What do you think lies at the core of the escalating stock theft problem in South Africa?
It’s important to distinguish between stock theft cases where producers comply with the Animal Identification Act 6 of 2002 as far as the marking and branding of livestock is concerned, and producers who don’t. In the first instance, stock theft is not curbed because of poor police investigations and an ineffective criminal justice system, where offenders are wrongly acquitted or inappropriate sentences are imposed.
In the second instance, non-compliance by producers who do not properly mark their animals makes it extremely difficult for the police to successfully investigate stock theft cases. The onus then rests upon the state to prove ownership of stolen livestock. If suspected stolen livestock are not marked, branded or tattooed as required by legislation, the offender must receive the benefit of the doubt. Ever-increasing unemployment is another factor that adds to escalating stock theft. Some offenders steal stock for economical gain and others merely to survive – which is not an excuse to commit crime.
What does stock theft cost the industry annually?
In 2010/2011, goats to the value of R36,3 million, sheep to the value of R85,8 million, and cattle worth R256 million were stolen.
You’ve said that red meat producers can no longer rely on the police, and that they’ll have to take responsibility for stock theft themselves. Can you expand on this?
I should qualify my comments. Producers can never take over the responsibilities of the police. Producers who suffer stock losses are victims of crime and should be treated as such. Then again, the police, in many instances, are unable to investigate stock theft cases effectively. Many police officials don’t even have the basic knowledge on how to act when they arrive at a stock theft crime scene.
Producers therefore need to empower themselves by learning, among others, how to secure a crime scene and what their rights are when it comes to performing search and seizure on vehicles and premises. They should take ownership of reported cases and familiarise themselves with the procedures the police are obliged to follow when dealing with reported criminal cases. Complainants must demand constant communication on the progress of stock theft cases.
In what way have the police let the red meat industry down in the fight against stock theft?
The ineptitude of Community Service Centre (charge office) members is one of the biggest challenges. In many instances, they don’t report the stock theft to the Stock Theft Unit in time, which results in the loss of crucial evidence. Sometimes the stock theft cases are reported two to three days, or even a week, later. Many of these members don’t have the basic skills and language proficiency to take down a proper statement, and often lack the basic skills to gather evidence and to secure the crime scene.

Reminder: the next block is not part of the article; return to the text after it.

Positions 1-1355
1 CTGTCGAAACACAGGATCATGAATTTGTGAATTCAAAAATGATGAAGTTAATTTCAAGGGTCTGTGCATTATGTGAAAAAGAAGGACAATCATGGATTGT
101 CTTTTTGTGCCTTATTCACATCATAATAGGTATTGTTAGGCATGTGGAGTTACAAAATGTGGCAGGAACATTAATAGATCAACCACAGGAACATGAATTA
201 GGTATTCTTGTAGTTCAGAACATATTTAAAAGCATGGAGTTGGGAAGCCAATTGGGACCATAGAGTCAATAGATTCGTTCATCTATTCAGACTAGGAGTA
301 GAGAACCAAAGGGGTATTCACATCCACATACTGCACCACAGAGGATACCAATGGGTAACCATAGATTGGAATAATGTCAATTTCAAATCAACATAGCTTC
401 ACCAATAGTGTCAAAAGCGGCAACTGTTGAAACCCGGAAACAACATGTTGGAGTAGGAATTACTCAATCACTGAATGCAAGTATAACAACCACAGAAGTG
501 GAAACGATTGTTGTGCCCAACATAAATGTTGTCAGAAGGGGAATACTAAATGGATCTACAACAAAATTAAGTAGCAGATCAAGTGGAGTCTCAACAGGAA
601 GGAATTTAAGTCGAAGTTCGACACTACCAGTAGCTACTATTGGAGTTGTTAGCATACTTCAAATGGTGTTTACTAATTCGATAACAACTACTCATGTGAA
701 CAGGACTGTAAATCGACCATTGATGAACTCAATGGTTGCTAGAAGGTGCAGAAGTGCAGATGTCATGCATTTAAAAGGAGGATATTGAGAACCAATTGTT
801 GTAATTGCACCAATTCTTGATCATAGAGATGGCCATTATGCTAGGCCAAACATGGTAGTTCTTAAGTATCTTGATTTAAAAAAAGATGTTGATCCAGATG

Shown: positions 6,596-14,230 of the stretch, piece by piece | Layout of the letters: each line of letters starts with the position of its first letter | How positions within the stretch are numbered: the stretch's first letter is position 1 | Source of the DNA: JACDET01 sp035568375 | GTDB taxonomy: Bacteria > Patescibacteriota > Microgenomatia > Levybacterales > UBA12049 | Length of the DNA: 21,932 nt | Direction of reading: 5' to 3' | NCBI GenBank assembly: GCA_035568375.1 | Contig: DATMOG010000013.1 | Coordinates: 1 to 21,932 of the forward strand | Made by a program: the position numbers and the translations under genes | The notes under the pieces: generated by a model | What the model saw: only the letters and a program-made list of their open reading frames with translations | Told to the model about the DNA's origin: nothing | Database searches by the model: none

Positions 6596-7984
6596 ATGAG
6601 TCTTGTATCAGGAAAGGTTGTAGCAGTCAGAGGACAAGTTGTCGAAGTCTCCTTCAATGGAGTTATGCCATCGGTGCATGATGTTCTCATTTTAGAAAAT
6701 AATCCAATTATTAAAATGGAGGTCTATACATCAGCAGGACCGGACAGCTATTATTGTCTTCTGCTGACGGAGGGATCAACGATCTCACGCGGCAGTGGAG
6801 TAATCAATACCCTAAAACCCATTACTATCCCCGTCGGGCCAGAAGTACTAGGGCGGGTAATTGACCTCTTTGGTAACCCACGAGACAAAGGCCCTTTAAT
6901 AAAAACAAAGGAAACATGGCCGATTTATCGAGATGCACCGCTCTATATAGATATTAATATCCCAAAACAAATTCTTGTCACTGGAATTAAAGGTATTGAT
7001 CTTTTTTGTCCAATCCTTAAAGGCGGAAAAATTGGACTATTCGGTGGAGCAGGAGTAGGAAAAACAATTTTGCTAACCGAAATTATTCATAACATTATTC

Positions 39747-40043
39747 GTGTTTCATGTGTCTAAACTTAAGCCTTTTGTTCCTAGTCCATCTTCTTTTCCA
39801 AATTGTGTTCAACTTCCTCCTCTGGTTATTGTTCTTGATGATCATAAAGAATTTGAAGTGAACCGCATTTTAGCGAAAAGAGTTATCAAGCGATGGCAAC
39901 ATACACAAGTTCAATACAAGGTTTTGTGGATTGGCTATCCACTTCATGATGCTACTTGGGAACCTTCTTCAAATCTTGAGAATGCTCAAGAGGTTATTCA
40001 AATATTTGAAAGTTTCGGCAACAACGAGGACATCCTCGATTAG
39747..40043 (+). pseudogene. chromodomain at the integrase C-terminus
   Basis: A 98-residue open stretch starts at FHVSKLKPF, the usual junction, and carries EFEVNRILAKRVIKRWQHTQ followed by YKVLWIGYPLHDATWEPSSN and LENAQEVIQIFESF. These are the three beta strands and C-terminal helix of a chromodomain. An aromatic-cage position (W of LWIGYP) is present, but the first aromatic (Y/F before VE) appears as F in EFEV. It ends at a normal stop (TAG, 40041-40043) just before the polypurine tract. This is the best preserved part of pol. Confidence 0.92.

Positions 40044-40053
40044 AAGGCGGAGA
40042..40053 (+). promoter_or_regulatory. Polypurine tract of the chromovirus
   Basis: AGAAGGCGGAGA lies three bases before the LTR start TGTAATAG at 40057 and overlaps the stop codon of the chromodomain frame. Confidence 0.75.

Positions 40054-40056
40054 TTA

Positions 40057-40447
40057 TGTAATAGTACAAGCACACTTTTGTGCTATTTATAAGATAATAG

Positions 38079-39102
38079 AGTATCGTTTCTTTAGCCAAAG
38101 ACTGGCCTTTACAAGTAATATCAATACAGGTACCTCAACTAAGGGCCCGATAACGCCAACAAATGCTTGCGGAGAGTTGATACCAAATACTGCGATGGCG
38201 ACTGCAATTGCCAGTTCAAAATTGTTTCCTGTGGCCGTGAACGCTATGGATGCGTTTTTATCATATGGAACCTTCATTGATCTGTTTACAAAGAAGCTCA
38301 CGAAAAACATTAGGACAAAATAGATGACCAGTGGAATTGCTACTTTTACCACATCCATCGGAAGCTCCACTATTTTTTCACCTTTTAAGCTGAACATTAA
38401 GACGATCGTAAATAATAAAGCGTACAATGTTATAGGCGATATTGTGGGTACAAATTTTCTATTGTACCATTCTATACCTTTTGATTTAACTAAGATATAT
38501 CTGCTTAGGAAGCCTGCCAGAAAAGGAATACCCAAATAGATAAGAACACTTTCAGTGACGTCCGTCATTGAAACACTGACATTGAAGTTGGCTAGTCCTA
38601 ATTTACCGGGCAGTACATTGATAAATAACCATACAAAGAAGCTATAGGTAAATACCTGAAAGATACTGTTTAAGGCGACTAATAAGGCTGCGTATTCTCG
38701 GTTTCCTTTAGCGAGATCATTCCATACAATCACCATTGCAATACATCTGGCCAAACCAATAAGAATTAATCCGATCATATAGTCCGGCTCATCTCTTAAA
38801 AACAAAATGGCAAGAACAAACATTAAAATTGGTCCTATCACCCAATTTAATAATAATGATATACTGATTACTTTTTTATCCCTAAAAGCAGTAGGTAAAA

We have evidence that some of them don’t even alight from their vehicles when they arrive at the crime scene. In these cases the conduct of the police officials involved either resulted in the closure of cases as ‘undetected’ or led to acquittals in court due to lack of prima facie evidence. We welcome the fact that stock theft was declared a priority crime. However, with the exception of one or two of the seven stock theft units in North West for example, there is very little evidence of pro-active action in terms of the prevention and detection by the rest of the units in the province.
What has caused the breakdown in communication between producers and the police?
Instead of rendering a proper service to the community in accordance with their mandate, some police officials adopted the attitude that they are doing people a favour in serving them. Many producers simply do not trust the police anymore.
In fact, it’s said 37% of stock theft cases aren’t reported. This could mean the problem is considerably bigger than we think.
I twice reported poor service delivery at a certain police station in North West at the end of November 2011.
I have not received any feedback on the progress of these complaints. We as producers and the police function in isolation. We need to co-operate to reach our common goal, namely the reduction of stock theft. However, the fact remains that we cannot simply accept poor service delivery.
What process should farmers follow if they believe police response has been inadequate?
Follow the official chain of command – lay a complaint with the police station commander, then the cluster commander and, if all else fails, the provincial commander.
Are organised agricultural structures in their current form sufficiently geared to tackle stock theft? If not, what should be done?
The responsibility to reduce levels of stock theft will always remain that of the police and the courts. The contribution that organised agricultural structures such as the RPO can make to tackle this crime is limited. Organised agriculture can encourage its members to comply with legislation, but can’t force them to do so. It can empower its members to play an active role in crime prevention, but can’t take over the investigating powers of the police.
Although stock theft forums have been established in all provinces, we also need to have stock theft information centres in all the provinces. These centres are a national initiative from the police and should be supported by the red meat industry. Such centres will promote better working relations and trust between the stakeholders in the ongoing fight against stock theft.
Adv Jacques Swanepoel can be contacted at [email protected]. He is in the process of compiling a training document which will teach farmers how to act at a stock theft scene.